Raima releases version 3 of Raima Database API for NI LabVIEW - Embedded.com

Raima releases version 3 of Raima Database API for NI LabVIEW


Raima has released version 3 of the Raima Database API for NI LabVIEW, which supports RDM 12 Plus on NI CompactRIO systems and adds waveform data types, replication, mirroring, and asynchronous notifications to the LabVIEW Tools Network package. Like the first two releases, the LabVIEW API provides a complete set of LabVIEW functions for accessing the power of the Raima database. With version 3, the RDM Plus functionality is now accessible. This means that LabVIEW programs running on NI Linux Real-time, VxWorks, or Windows may define and manipulate local databases that may be shared and distributed among multiple cooperating computers.

By running on NI’s CompactRIO systems, RDM can efficiently manage databases at the point of data collection – in the field or lab, on the vehicle or in the machine – where massive volumes of data may be collected and simplified before passing it on to the cloud, or where local computing can make instant decisions.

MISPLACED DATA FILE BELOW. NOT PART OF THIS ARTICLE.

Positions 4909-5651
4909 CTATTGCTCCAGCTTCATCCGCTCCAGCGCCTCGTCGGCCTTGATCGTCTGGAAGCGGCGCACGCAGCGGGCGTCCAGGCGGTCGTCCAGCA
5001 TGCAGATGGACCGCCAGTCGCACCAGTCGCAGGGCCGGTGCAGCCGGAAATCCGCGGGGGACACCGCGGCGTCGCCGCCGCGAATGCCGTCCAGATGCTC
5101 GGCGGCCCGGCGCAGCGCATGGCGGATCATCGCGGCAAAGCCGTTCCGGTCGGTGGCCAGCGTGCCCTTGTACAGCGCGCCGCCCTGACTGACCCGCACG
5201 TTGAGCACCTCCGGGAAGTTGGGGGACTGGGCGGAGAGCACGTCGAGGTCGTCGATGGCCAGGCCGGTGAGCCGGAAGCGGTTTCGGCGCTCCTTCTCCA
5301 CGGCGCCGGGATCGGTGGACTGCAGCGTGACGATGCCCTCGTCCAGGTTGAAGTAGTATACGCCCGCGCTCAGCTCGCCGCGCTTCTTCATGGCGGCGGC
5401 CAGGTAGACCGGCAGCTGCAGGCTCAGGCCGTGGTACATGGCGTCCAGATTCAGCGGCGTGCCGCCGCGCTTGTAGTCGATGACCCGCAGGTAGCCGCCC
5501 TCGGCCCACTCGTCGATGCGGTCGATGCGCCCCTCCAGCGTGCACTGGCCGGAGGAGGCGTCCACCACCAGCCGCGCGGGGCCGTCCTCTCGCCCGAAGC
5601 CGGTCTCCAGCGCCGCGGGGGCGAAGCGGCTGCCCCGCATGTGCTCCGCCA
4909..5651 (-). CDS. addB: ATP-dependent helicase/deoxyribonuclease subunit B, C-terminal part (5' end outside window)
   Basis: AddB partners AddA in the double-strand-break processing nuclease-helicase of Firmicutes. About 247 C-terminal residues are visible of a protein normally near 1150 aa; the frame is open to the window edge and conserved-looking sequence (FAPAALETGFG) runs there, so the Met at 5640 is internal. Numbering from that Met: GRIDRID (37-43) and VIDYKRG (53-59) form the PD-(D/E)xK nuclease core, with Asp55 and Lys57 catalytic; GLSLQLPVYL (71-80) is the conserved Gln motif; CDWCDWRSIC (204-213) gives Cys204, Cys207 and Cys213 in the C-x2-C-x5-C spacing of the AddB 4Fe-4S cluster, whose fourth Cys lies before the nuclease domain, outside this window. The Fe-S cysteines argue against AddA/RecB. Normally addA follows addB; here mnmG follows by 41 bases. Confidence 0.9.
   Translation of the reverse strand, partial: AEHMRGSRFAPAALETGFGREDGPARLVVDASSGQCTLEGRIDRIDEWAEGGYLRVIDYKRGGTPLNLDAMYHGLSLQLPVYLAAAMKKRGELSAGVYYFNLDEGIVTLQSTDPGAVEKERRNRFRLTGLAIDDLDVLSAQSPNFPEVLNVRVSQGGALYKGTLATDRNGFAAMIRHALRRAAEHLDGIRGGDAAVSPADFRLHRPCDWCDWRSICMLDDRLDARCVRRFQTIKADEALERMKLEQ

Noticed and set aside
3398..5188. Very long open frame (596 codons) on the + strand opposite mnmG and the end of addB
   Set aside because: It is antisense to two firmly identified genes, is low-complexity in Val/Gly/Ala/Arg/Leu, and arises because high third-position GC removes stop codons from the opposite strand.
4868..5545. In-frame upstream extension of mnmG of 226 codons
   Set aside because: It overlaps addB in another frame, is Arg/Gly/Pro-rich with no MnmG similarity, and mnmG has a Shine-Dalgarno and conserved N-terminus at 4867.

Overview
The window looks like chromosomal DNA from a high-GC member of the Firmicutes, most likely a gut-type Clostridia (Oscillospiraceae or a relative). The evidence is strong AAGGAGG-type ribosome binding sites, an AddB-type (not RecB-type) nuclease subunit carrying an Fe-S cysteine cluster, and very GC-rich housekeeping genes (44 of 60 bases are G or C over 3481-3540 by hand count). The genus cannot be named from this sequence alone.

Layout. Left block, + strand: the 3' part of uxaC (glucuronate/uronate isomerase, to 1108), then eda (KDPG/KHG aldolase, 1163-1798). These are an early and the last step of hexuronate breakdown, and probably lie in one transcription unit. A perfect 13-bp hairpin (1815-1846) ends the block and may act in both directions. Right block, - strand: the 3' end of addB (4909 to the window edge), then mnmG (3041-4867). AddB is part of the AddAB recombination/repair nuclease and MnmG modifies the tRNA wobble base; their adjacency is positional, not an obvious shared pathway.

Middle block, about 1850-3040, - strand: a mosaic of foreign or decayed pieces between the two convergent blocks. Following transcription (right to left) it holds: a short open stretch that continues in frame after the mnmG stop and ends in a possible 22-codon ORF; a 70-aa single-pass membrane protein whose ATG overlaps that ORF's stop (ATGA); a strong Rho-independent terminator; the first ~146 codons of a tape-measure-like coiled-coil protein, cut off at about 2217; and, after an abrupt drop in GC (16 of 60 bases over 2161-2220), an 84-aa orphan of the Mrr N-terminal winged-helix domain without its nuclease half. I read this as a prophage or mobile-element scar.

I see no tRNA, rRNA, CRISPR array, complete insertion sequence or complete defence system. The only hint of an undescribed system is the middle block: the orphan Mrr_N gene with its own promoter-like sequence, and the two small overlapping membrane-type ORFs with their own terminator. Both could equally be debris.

The RDM Plus features, now supported through the LabVIEW API, facilitate data movement. Replication causes immediate movement of captured data in an embedded computer onto other embedded computers or cloud-based databases, including Oracle, SQL Server and MySQL. Seamless movement into RDM for Windows or Linux is recommended. The Mirroring feature is the cornerstone for highly available databases, where an exact copy of the master database is maintained for read-only use or failover if the master computer is lost. The Notification feature allows client computers to subscribe to transactional notifications from other computers, receiving data asynchronously for actions that demand a quick response.

Version 3 also introduces a new Waveform data type, allowing native Waveform variables in the LabVIEW environment to be stored and retrieved as columns in the local database. Waveforms are represented as a starting time, a time increment, and an array of readings of variable length. Many embedded applications use waveforms to capture vibration data and recognize mechanical deterioration before failure, saving the cost of repair and frequent inspection.

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